SpookyFM | Jan 18, 2021 |
I enjoyed this book, for sure. But I read The Peripheral a few years ago and there were enough details I couldn't quite remember that took away from knowing what the heck was going on here. Probably the main criticism I would have here is that not a lot actually happens! Lots of discussion between characters with (literally) different points of view about who is where and doing what; some amount of acquiring hardware, quite a bit of detailed moving from place to place, but not too much narrative arc or character development. Maybe The Peripheral was like that, but I remember it as having a lot more "story" and "plot" type of stuff. ( )
  steveportigal | Jan 4, 2021 |
Yeah, shrugging, I don't know. Not bad, not super great either. A solid read, with a nice story and that's it. Very likely I will forget everything in a view months I like I completely forgot about the first book.

If there is nothing else to read, then yes, else put it back for some other time ( )
  gullevek | Dec 15, 2020 |
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From his beginnings in 1984’s Neuromancer, Gibson has offered the struggle for agency as an unacknowledged, quietly devastating war – fought by hackers, gig economy workers, off-gridders and their networks – against the algorithm, against the manipulation of our needs, our personal information and our appetites, by big data and gangster capital. If he was “prescient” back then, he’s right on the ball now, when it’s so much harder to believe in those loose human associations he imagined in the 1990s, whose combination of technical nous and cultural know-how enabled them to quickly distinguish the real from the sucker fantasy.
tillagd av melmore | ändraThe Guardian (Feb 22, 2020)
 
But there's no boom. His bomb ticks and ticks, then hangs there, suspended between hope and catastrophe, because his stories these days are all about highly competent people being brought together to solve a problem — drawn in like rays inevitably converging, arriving just before everything explodes. His conflicts are intellectual, occasionally solved by the swift application of overwhelming violence, but more often seeing victory come as the natural result of more intelligent systems processes; through more effective usage of human capital and resources. And the good guys win simply because they are smarter and geekier and just so much cooler than the bad guys could ever hope to be.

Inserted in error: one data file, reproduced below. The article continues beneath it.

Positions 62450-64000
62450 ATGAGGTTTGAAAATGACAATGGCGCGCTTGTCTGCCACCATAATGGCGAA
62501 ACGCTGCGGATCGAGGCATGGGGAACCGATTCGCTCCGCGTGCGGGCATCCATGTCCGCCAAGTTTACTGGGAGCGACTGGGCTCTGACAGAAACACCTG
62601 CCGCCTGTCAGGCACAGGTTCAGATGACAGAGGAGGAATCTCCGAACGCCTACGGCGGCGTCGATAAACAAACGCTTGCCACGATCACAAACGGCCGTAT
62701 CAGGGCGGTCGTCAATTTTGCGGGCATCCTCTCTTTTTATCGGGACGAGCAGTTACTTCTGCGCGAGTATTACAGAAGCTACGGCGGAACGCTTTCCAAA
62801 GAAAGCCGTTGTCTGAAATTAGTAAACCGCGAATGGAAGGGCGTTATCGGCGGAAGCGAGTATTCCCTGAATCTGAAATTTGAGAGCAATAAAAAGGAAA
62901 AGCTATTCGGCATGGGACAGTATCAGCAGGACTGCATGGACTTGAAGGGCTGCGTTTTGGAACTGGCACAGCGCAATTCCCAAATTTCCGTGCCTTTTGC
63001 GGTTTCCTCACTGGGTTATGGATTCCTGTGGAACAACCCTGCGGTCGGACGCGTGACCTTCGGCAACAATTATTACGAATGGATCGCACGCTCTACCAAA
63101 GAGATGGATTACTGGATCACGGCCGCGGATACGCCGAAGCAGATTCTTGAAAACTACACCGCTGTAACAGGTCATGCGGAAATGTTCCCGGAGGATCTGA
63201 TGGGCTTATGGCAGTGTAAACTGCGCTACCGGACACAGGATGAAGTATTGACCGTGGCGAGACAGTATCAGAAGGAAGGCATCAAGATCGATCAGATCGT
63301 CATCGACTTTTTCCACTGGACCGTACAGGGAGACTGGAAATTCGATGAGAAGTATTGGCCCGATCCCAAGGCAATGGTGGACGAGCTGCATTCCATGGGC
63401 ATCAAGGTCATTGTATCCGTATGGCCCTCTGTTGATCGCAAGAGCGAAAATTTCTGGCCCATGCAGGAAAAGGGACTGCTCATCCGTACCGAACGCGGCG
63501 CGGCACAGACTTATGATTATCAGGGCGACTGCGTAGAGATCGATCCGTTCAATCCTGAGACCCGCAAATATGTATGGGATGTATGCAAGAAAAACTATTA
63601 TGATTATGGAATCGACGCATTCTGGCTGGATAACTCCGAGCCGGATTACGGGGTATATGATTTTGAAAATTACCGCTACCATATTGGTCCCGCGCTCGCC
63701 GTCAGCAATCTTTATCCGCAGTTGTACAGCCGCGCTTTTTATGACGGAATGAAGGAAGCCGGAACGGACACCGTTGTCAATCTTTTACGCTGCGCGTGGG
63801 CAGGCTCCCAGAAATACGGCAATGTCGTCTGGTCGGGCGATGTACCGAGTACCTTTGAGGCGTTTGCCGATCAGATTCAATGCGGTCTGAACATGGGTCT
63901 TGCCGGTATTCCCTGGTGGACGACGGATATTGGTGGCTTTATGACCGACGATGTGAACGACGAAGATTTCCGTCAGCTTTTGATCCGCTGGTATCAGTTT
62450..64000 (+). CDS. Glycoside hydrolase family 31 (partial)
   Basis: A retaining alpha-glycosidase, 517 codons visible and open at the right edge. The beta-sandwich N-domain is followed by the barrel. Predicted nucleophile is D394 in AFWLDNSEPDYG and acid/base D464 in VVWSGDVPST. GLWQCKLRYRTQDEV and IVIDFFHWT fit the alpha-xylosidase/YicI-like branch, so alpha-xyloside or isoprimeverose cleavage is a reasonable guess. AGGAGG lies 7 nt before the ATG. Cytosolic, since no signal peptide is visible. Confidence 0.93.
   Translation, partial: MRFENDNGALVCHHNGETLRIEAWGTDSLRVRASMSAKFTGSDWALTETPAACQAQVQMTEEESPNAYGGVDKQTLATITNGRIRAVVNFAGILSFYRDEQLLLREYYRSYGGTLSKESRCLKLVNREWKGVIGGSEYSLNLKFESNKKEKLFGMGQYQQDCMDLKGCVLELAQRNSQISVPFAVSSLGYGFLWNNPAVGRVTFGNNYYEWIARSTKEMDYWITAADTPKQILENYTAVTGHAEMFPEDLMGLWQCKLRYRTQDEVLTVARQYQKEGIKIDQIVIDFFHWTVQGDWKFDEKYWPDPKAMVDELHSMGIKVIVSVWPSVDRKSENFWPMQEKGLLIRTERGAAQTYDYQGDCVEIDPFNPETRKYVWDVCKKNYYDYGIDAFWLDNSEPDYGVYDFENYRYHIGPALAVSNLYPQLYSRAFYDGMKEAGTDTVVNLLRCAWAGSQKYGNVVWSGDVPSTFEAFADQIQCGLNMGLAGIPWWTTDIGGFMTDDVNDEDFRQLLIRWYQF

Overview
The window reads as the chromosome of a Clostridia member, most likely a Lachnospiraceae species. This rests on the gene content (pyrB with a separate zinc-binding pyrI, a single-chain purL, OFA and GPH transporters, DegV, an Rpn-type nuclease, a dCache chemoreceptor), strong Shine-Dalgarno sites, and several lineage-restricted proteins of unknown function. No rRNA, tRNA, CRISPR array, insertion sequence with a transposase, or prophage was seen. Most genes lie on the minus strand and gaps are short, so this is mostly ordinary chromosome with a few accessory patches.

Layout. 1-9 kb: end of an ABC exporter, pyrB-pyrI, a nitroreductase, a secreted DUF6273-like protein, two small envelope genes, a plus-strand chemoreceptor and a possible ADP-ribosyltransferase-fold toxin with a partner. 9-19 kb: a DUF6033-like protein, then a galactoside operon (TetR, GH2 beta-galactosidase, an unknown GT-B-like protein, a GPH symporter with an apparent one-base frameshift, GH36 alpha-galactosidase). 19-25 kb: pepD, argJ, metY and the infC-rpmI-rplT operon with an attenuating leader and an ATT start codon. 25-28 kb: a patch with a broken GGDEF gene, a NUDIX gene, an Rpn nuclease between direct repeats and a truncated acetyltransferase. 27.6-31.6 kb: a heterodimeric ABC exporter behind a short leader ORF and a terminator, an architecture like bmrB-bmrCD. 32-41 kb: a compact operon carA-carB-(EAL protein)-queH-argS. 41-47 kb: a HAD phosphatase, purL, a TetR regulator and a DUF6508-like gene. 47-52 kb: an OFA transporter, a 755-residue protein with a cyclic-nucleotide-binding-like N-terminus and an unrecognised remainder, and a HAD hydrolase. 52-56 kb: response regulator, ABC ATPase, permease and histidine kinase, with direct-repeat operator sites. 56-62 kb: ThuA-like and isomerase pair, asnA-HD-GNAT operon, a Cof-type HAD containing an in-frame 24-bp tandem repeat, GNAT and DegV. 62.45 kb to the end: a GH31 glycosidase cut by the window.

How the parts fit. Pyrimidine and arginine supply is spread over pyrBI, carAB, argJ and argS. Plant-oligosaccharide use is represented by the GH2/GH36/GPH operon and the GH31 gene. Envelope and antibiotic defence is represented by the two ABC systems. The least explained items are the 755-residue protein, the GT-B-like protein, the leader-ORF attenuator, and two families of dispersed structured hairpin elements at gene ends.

Regardless of Gibson’s shifting ratios of glee to cynicism, he can always be counted on to show us our contemporary milieu rendered magical by his unique insights, and a future rendered inhabitable by his wild yet disciplined imagination.
 
Someone else might’ve made this fresh and clever, but from this source, it’s an often dull and pointless-seeming retread.
tillagd av melmore | ändraKirkus Reivews (Nov 10, 2019)
 

» Lägg till fler författare (1 möjlig)

Författarens namnRollTyp av författareVerk?Status
William Gibsonprimär författarealla utgåvorberäknat
AND-ONECover photomedförfattarevissa utgåvorbekräftat
Corless, Laura K.Formgivaremedförfattarevissa utgåvorbekräftat
Gray318Omslagsformgivaremedförfattarevissa utgåvorbekräftat

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To Martha Millard, my excellent literary agent for thirty-five years, with many thanks
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Very recent hiredness was its own liminal state, Verity reminded herself, on the crowded Montgomery BART platform, waiting for a train to Sixteenth and Mission.
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""One of the most visionary, original, and quietly influential writers currently working" (The Boston Globe) returns with a sequel to the New York Times bestselling The Peripheral. Verity Jane, gifted app-whisperer, has been out of work since her exit from a brief but problematic relationship with a Silicon Valley billionaire. Then she signs the wordy NDA of a dodgy San Francisco start-up, becoming the beta tester for their latest product: a digital assistant, accessed through a pair of ordinary-looking glasses. "Eunice," the disarmingly human AI in the glasses, soon manifests a face, a fragmentary past, and an unnervingly canny grasp of combat strategy. Verity, realizing that her cryptic new employers don't yet know this, instinctively decides that it's best they don't. Meanwhile, a century ahead, in London, in a different timeline entirely, Wilf Netherton works amid plutocrats and plunderers, survivors of the slow and steady apocalypse known as the jackpot. His employer, the enigmatic Ainsley Lowbeer, can look into alternate pasts and nudge their ultimate directions. Verity and Eunice have become her current project. Wilf can see what Verity and Eunice can't: their own version of the jackpot, just around the corner. And something else too: the roles they both may play in it"--